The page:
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meritocracy

[mer-i-tok-ruh-see] /ˌmɛr ɪˈtɒk rə si/
noun, plural meritocracies.
1.
an elite group of people whose progress is based on ability and talent rather than on class privilege or wealth.
2.
a system in which such persons are rewarded and advanced:
The dean believes the educational system should be a meritocracy.
3.
leadership by able and talented persons.
Origin
1955-1960
1955-60; merit + -o- + -cracy
Related forms
meritocratic
[mer-i-tuh-krat-ik] /ˌmɛr ɪ təˈkræt ɪk/ (Show IPA),
adjective
Dictionary.com Unabridged
Based on the Random House Dictionary, © Random House, Inc. 2014.
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Examples from the web for meritocracy
  • The promise of the meritocracy has not been fulfilled.
  • He represents the triumph of meritocracy in an increasingly open society.
  • The rough meritocracy of the network is what makes it so powerful and so giving.
  • It is tempting, then, to point to all these changes and proclaim that elite higher education is at long last a meritocracy.
  • It also runs against the grain of a nation based on meritocracy and opportunity.
  • In that situation, the goals of meritocracy seemed to be at odds with spousal hiring.
  • They still want to believe that meritocracy is still well and alive in the country.
  • Cricket should strive to be a meritocracy off the field, as well as on it.
  • Diversity, opportunity, and the shifting meritocracy in higher education.
  • They are free-marketeers who believe furiously in meritocracy.
British Dictionary definitions for meritocracy

meritocracy

/ˌmɛrɪˈtɒkrəsɪ/
noun (pl) -cies
1.
rule by persons chosen not because of birth or wealth, but for their superior talents or intellect
2.
the persons constituting such a group
3.
a social system formed on such a basis
Derived Forms
meritocrat, noun
meritocratic (ˌmɛrɪtəˈkrætɪk) adjective
Collins English Dictionary - Complete & Unabridged 2012 Digital Edition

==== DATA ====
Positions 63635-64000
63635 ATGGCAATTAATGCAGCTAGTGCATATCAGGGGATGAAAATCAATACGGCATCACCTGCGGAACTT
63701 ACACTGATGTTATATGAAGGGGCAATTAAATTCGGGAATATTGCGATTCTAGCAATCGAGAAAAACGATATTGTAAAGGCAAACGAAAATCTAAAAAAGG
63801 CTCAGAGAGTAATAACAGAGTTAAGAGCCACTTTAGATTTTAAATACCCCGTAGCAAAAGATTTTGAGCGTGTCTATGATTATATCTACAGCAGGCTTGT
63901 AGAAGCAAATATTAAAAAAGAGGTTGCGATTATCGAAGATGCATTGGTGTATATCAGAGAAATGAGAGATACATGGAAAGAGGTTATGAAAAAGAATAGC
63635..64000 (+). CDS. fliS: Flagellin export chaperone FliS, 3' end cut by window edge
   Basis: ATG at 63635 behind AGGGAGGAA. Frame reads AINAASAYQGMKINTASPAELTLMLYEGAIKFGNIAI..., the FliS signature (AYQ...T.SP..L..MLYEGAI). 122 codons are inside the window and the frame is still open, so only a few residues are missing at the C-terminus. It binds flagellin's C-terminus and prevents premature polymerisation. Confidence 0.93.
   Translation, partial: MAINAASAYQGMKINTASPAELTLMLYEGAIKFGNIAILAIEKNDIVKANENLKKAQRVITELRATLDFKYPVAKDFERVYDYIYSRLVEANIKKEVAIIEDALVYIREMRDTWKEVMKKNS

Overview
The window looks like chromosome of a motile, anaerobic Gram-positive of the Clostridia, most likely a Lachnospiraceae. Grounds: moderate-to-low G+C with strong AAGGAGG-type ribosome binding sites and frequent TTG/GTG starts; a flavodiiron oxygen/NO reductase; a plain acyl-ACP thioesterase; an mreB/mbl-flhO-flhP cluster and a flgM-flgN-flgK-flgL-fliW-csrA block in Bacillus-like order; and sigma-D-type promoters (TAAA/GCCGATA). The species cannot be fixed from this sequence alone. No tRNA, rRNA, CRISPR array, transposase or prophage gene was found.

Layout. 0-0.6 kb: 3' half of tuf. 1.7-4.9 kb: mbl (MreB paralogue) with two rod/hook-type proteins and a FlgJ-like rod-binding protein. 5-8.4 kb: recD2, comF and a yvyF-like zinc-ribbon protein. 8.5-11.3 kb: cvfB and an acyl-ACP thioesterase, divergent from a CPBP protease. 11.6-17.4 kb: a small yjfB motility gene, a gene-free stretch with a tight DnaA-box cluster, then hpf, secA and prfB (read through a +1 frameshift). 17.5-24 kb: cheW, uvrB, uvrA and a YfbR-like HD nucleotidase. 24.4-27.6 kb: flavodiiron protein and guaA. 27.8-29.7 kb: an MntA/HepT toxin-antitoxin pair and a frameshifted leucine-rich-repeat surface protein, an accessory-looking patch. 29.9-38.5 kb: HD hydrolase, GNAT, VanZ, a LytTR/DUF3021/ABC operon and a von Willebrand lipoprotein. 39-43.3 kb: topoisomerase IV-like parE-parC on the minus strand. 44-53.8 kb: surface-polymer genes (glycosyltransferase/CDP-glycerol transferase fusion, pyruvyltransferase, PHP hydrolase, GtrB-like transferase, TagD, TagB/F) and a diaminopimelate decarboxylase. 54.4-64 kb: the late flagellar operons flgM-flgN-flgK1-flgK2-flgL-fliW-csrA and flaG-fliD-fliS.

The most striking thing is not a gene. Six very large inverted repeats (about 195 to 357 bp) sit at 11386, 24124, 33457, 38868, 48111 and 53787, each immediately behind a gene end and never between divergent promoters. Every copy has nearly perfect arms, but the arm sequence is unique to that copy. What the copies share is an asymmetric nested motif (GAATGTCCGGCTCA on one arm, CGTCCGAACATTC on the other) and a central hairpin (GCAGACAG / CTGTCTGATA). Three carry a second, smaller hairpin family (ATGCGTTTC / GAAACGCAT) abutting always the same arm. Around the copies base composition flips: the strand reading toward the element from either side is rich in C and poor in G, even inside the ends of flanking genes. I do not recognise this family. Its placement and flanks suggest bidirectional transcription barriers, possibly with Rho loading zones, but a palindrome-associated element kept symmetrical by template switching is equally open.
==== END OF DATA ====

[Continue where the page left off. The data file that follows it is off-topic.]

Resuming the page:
© William Collins Sons & Co. Ltd. 1979, 1986 © HarperCollins
Publishers 1998, 2000, 2003, 2005, 2006, 2007, 2009, 2012
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Word Origin and History for meritocracy
n.

coined 1958 by British sociologist Michael Young (1915-2002) and used in title of his book, "The Rise of the Meritocracy"; from merit (n.) + -cracy. Related: Meritocratic.

Online Etymology Dictionary, © 2010 Douglas Harper
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meritocracy in Culture
meritocracy [(mer-i-tok-ruh-see)]

A government or society in which citizens who display superior achievement are rewarded with positions of leadership. In a meritocracy, all citizens have the opportunity to be recognized and advanced in proportion to their abilities and accomplishments. The ideal of meritocracy has become controversial because of its association with the use of tests of intellectual ability, such as the Scholastic Aptitude Test, to regulate admissions to elite colleges and universities. Many contend that an individual's performance on these tests reflects his or her social class and family environment more than ability.

The American Heritage® New Dictionary of Cultural Literacy, Third Edition
Copyright © 2005 by Houghton Mifflin Company.
Published by Houghton Mifflin Company. All rights reserved.
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